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Plant Physiol. 2002 Aug;129(4):1592-9.

Complex formation of myrosinase isoenzymes in oilseed rape seeds are dependent on the presence of myrosinase-binding proteins.

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  • 1Department of Plant Biology, Swedish University of Agricultural Sciences, S-750 07 Uppsala, Sweden.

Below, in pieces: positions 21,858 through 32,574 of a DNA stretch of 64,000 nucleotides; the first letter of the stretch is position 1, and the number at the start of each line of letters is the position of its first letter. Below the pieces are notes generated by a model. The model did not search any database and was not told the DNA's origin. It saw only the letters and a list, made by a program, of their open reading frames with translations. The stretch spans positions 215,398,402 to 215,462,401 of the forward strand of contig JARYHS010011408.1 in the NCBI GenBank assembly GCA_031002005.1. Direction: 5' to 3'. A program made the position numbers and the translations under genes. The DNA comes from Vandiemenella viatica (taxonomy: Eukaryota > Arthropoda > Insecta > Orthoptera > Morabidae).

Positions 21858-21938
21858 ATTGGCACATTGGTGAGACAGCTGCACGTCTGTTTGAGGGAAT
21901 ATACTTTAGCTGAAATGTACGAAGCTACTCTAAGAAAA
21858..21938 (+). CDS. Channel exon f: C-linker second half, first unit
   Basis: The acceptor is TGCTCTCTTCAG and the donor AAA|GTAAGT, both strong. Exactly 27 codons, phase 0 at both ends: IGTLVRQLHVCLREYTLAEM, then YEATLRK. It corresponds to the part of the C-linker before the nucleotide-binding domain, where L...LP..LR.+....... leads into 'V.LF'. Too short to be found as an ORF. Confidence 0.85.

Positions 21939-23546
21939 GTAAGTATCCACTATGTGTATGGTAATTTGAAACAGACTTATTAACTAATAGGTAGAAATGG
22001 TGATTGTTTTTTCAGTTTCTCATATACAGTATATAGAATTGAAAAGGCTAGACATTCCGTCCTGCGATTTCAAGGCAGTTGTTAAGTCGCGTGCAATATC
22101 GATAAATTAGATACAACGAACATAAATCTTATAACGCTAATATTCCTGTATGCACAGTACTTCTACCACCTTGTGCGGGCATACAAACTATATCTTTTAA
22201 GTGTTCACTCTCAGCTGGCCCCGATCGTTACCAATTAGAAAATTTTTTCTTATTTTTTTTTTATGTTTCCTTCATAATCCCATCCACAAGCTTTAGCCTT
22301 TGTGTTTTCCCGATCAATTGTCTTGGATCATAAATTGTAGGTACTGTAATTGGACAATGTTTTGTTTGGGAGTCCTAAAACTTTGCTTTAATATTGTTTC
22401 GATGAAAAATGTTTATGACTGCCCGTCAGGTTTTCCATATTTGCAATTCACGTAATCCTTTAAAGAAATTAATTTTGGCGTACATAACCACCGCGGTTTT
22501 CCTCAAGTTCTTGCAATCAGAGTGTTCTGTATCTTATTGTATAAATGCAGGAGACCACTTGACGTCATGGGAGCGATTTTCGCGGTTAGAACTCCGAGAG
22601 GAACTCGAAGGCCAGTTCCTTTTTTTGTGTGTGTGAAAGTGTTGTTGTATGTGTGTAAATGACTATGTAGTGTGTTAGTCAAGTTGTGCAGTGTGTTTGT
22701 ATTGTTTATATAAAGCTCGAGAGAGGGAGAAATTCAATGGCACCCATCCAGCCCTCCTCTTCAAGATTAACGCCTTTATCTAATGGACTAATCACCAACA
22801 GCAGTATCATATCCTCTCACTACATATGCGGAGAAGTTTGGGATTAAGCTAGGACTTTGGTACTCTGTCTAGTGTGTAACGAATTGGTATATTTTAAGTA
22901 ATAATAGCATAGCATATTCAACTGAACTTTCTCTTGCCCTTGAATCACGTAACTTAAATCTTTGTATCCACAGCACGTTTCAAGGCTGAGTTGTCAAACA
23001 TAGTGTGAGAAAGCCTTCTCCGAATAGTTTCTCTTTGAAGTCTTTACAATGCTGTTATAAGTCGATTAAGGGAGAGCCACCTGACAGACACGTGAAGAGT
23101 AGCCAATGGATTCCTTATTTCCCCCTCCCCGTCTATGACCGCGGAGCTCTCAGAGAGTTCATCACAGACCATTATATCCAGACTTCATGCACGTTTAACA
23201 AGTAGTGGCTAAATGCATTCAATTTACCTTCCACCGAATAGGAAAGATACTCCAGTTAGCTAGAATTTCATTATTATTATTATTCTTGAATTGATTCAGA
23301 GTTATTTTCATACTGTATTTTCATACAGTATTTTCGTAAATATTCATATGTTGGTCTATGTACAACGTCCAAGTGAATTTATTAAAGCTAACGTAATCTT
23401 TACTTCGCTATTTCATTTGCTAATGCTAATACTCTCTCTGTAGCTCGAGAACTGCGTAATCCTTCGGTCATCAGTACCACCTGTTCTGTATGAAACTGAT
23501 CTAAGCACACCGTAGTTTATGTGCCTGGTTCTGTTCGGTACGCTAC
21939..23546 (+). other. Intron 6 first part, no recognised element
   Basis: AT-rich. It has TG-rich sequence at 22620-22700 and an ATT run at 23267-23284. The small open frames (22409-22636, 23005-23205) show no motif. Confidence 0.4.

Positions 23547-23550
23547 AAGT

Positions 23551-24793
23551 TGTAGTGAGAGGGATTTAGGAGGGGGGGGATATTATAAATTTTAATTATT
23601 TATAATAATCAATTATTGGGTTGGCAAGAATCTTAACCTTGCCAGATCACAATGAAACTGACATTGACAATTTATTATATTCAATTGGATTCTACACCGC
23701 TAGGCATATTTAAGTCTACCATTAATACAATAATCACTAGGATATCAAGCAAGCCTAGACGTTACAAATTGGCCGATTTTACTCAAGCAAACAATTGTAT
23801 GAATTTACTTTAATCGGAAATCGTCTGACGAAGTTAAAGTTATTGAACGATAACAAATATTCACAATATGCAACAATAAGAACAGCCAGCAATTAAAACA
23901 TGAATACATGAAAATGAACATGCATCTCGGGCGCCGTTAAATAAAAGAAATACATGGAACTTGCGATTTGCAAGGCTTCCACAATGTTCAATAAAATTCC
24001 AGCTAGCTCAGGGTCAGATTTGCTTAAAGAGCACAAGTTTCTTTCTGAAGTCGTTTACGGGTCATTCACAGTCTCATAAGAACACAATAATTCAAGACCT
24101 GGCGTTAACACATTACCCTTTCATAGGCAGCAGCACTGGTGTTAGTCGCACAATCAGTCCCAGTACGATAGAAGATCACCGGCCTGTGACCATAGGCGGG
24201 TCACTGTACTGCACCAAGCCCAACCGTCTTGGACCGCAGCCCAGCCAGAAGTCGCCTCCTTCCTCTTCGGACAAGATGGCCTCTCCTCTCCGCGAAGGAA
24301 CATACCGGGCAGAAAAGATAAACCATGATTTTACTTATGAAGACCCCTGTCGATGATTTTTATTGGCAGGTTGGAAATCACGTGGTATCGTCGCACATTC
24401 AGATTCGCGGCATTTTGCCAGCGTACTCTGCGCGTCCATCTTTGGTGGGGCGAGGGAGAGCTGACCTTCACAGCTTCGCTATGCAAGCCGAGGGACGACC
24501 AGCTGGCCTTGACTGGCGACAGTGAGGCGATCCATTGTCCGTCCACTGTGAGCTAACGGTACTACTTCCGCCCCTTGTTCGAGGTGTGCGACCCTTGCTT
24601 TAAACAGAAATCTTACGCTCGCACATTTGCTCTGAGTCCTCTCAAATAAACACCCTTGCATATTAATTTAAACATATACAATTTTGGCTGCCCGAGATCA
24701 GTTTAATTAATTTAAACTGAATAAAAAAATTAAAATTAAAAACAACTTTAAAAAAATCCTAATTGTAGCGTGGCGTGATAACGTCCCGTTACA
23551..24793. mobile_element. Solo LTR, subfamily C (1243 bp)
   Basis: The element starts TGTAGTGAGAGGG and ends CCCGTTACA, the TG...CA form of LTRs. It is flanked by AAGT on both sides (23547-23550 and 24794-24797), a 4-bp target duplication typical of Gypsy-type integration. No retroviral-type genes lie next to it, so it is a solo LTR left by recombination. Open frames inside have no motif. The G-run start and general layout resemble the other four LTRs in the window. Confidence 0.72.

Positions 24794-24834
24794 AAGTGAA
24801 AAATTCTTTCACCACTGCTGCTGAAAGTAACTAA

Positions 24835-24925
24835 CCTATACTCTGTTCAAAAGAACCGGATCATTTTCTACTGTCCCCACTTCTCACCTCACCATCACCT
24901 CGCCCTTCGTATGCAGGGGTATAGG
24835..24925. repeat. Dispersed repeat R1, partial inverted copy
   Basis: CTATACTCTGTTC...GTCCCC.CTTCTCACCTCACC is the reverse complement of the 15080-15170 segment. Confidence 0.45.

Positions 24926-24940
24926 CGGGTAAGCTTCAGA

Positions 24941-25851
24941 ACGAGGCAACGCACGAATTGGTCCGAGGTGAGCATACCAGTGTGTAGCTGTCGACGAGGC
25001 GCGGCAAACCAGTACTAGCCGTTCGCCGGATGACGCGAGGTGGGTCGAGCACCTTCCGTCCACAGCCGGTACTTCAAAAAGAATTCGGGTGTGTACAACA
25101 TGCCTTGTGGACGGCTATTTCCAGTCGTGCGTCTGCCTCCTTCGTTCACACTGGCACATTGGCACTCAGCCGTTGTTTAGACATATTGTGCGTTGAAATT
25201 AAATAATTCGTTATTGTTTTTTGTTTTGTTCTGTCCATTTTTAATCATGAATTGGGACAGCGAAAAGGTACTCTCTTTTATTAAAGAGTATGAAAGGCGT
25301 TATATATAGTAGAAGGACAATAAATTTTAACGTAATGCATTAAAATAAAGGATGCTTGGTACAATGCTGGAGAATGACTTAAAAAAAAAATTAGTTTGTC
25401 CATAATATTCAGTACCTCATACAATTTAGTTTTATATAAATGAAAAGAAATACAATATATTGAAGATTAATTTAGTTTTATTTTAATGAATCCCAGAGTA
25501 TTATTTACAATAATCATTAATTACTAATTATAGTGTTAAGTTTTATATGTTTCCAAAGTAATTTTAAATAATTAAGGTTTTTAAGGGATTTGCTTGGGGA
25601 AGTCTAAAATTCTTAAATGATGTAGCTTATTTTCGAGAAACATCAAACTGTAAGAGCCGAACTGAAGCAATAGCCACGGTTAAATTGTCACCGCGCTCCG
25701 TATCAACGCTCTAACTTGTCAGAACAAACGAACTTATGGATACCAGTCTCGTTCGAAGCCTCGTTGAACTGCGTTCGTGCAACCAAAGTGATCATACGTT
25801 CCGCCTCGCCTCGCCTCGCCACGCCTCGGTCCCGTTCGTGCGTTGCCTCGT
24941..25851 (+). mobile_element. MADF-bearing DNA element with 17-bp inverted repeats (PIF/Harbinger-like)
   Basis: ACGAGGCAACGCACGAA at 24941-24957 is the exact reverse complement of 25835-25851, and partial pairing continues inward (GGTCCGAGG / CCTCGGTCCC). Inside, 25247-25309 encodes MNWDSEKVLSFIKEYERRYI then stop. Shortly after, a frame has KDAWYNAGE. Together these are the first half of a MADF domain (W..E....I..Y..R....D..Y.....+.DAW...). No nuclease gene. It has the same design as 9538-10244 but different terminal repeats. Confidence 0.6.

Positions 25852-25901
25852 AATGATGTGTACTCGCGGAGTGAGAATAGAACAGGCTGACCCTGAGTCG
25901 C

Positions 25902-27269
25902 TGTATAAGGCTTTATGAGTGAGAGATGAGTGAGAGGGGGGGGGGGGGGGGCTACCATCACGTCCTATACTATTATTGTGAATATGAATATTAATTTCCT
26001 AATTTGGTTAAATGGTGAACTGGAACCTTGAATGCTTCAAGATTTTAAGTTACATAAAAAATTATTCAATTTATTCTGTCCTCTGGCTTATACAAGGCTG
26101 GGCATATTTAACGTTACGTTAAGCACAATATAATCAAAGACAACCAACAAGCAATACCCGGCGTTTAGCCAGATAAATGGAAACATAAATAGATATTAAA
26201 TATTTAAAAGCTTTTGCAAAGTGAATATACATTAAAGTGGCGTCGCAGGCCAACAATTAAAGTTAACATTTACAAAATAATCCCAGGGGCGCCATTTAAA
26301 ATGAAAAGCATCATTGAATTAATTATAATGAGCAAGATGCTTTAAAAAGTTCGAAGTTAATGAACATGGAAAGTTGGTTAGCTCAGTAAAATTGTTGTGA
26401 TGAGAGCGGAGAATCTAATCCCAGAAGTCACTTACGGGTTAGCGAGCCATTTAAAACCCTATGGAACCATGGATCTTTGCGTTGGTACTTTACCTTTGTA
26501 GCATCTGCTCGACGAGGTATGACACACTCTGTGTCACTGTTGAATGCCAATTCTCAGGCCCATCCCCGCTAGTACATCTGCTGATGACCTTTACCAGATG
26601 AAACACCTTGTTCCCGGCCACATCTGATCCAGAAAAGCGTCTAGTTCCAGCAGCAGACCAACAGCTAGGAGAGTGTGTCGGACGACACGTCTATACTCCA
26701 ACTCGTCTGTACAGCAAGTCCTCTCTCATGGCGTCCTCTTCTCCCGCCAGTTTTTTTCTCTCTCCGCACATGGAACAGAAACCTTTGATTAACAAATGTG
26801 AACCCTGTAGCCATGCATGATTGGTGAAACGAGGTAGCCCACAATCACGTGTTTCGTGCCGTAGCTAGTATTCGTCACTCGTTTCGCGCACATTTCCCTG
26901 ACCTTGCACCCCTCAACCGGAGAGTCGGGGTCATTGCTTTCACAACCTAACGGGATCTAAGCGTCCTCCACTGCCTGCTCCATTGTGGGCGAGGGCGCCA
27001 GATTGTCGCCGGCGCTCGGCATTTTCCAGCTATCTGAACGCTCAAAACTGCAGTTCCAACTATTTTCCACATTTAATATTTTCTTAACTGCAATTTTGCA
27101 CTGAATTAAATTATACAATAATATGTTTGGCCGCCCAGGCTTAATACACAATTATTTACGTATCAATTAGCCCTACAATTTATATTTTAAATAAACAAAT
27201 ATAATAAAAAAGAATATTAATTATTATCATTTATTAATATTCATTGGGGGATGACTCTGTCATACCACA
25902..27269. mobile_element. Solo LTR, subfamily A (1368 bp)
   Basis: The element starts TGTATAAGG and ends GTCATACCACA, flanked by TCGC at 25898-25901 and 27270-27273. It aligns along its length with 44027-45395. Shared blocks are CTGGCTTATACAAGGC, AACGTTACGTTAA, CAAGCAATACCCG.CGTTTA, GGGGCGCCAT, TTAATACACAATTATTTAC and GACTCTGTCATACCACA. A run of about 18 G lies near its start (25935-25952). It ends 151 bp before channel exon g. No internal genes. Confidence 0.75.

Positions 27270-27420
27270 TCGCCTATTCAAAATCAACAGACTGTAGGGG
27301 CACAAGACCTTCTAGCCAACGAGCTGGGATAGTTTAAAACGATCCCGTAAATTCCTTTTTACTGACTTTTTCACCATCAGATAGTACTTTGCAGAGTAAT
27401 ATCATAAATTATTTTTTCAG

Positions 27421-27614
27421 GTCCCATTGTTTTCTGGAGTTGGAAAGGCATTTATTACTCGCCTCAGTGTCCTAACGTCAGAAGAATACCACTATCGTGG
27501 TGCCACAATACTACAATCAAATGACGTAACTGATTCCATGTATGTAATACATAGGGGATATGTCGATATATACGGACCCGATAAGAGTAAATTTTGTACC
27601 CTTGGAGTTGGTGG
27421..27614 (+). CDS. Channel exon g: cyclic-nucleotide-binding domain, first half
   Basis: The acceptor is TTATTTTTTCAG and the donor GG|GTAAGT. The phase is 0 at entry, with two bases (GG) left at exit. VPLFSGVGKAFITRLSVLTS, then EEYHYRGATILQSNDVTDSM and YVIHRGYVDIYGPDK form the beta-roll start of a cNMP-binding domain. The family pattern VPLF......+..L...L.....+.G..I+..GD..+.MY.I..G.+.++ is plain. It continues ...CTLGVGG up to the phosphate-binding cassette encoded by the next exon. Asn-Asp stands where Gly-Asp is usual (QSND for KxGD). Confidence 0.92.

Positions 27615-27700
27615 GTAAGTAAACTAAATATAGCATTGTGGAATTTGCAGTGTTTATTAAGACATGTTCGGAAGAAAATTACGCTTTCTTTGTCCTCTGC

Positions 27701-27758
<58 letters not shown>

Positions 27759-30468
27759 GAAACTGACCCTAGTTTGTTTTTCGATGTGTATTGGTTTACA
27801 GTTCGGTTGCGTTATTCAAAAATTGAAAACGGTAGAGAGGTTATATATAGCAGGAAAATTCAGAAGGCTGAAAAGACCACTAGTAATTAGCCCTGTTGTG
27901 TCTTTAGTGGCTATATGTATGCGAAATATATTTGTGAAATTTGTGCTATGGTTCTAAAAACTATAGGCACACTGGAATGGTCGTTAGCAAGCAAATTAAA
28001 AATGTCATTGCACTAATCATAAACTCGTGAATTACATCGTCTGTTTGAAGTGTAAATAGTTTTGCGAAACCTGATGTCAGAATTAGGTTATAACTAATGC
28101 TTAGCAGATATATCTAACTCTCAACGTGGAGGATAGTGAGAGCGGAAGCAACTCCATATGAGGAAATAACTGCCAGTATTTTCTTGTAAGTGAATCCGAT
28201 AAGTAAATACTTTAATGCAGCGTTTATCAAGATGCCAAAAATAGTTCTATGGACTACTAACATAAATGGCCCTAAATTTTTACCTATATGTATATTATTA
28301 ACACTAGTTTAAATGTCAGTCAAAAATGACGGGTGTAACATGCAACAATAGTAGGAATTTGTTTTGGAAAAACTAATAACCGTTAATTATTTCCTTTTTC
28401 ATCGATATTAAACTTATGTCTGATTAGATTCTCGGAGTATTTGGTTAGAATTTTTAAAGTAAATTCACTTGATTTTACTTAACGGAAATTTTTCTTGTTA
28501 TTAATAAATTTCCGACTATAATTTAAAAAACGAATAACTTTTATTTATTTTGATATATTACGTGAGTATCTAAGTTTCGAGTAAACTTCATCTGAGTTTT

The enzyme myrosinase (EC degrades the secondary compounds glucosinolates upon wounding and serves as a defense to generalist pests in Capparales. Certain myrosinases are present in complexes together with other proteins such as myrosinase-binding proteins (MBP) in extracts of oilseed rape (Brassica napus) seeds. Immunhistochemical analysis of wild-type seeds showed that MBPs were present in most cells but not in the myrosin cells, indicating that the complex formation observed in extracts is initiated upon tissue disruption. To study the role of MBP in complex formation and defense, oilseed rape antisense plants lacking the seed MBPs were produced. Western blotting and immunohistochemical staining confirmed depletion of MBP in the transgenic seeds. The exclusive expression of myrosinase in idioblasts (myrosin cells) of the seed was not affected by the down-regulation of MBP. Using size-exclusion chromatography, we have shown that myrosinases with subunit molecular masses of 62 to 70 kD were present as free dimers from the antisense seed extract, whereas in the wild type, they formed complexes. In accordance with this, MBPs are necessary for myrosinase complex formation of the 62- to 70-kD myrosinases. The product formed from sinalbin hydrolysis by myrosinase was the same whether MBP was present or not. The performance of a common beetle generalist (Tenebrio molitor) fed with seeds, herbivory by flea beetles (Phyllotreta undulata) on cotyledons, or growth rate of the Brassica fungal pathogens Alternaria brassicae or Lepthosphaeria maculans in the presence of seed extracts were not affected by the down-regulation of MBP, leaving the physiological function of this protein family open.

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